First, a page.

Professor Raymond Edwards
Indiana Wesleyan University
5.2 Dropbox Assignment
Drugs have been abused for hundreds of years all over the world. Drug abuse has plagued the
American continent, since the 1800’s when morphine, heroin and cocaine were hailed for their amazing curative properties. In the mid-20th century, illicit drug use was all but eradicated in the
United States through focused national and global suppression of the industry. In the 1960’s when many new and exotic drugs, such as hallucinogens, amphetamines and marijuana became more readily available. The drug use if cocaine for the first time between 1980 and 1984 the averaged users were 1.3 million per year. By the time we got to the year 1995 5,000,000
Americans confessed to smoking marijuana. The office of Drug Control Policy detected an increase in heroin use among youth and young adults. This shows how drugs have been affecting us for years. I was amazed as I did the research on the history of drug abuse.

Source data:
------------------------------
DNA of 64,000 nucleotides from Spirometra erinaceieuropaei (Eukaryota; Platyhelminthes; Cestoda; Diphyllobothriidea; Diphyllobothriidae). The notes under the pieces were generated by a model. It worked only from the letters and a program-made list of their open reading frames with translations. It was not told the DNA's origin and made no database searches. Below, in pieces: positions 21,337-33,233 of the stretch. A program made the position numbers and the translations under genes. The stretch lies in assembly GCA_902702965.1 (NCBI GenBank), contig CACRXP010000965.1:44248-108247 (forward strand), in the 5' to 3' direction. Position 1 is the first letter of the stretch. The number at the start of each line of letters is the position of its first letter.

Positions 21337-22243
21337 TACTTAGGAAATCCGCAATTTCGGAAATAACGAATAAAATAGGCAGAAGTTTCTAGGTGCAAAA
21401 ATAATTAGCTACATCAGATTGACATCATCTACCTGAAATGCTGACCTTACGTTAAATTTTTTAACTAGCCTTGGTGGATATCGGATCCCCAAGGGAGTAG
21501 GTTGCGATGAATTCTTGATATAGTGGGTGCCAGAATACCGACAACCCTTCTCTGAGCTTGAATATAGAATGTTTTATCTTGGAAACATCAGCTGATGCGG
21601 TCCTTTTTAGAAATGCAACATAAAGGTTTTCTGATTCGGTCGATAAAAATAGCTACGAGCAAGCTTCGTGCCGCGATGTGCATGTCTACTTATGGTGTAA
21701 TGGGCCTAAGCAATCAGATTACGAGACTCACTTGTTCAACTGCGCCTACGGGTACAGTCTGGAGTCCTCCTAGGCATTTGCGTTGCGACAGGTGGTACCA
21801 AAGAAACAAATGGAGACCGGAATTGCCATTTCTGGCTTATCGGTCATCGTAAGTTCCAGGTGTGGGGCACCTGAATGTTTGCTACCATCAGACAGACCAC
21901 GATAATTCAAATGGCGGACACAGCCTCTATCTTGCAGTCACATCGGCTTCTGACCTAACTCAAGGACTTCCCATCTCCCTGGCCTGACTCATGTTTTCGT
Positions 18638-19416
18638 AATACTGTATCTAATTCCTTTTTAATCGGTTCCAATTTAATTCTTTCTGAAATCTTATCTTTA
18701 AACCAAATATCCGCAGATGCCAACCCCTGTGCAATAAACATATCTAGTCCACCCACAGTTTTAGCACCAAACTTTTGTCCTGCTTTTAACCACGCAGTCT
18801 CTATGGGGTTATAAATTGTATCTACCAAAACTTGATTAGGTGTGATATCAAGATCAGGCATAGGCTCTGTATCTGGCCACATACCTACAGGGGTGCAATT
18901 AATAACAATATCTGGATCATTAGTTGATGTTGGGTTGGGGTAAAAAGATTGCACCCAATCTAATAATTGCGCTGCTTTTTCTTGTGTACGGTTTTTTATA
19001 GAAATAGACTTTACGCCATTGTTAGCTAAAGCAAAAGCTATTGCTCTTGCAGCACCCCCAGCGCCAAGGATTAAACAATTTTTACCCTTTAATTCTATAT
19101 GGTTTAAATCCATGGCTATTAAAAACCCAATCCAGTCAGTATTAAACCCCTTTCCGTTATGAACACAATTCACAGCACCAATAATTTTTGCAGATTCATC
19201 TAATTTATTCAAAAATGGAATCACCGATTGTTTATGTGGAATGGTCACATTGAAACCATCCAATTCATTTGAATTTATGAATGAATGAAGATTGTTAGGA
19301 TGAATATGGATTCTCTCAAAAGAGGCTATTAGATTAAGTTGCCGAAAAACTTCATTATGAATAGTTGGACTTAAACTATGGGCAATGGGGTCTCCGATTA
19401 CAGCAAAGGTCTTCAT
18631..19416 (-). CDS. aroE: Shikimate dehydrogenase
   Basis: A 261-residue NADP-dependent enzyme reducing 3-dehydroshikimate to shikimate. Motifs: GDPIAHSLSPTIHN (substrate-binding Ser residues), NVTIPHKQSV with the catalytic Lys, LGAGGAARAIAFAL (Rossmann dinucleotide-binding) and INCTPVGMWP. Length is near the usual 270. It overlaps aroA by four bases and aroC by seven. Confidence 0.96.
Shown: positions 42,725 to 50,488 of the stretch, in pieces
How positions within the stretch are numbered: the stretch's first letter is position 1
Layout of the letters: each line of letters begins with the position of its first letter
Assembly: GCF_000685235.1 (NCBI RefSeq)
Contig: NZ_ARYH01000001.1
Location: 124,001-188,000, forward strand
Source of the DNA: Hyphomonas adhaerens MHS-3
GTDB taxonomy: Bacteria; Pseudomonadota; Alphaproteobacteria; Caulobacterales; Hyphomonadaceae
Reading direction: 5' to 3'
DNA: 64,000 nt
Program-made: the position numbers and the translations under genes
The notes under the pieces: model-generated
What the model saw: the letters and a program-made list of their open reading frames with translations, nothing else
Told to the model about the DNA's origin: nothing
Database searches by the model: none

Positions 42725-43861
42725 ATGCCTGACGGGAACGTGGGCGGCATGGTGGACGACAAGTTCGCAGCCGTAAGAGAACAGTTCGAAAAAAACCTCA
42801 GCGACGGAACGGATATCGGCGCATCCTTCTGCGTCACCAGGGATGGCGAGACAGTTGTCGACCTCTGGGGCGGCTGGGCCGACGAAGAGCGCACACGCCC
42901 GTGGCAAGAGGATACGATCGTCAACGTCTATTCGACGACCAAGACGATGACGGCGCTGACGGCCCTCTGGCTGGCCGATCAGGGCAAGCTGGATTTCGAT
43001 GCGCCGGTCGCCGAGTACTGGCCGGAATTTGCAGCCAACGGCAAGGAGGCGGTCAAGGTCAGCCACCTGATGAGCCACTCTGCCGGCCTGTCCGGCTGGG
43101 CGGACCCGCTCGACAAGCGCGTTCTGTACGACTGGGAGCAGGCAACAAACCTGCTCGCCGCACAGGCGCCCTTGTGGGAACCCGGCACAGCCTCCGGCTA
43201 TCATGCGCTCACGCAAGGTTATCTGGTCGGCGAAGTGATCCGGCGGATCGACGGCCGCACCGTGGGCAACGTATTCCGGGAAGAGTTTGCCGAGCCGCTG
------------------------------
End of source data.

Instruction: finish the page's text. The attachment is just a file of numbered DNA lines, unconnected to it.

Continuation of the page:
Drugs are related to crime in many different ways. The most directly it is a crime to use, possess, manufacture or distribute drugs. Drugs related to crime through the effects they have on the user’s behavior and by generating violence and other illegal activity. Crimes associated with drug use range from violent (such as murder) to acquisitive( such as burglary). It is really important to recognize the complexity of criminal acts associated with drug use of criminal acts associated with drugs and nonviolent crimes.
Comparative criminology is the study of crime in two or more cultures in the effect to gain broader information for theory construction and crime-control modeling. Thus, it can be seen that the organicist and evolutionist theory, oddly enough on par with the behaviorist theory, tends toward the use of the comparative method and the analysis of data from the most diverse of societies. The reasons for this choice of the comparative method can be stated as follows: a) The premise that human nature is basically the same everywhere-a combination of aspirations and rejections; b) The premise of limited variations between socio-cultural forms and types of personalities, expressed in the concept of the "modal personality"; c) The -pre-ise- of scientific- determinism which believes in the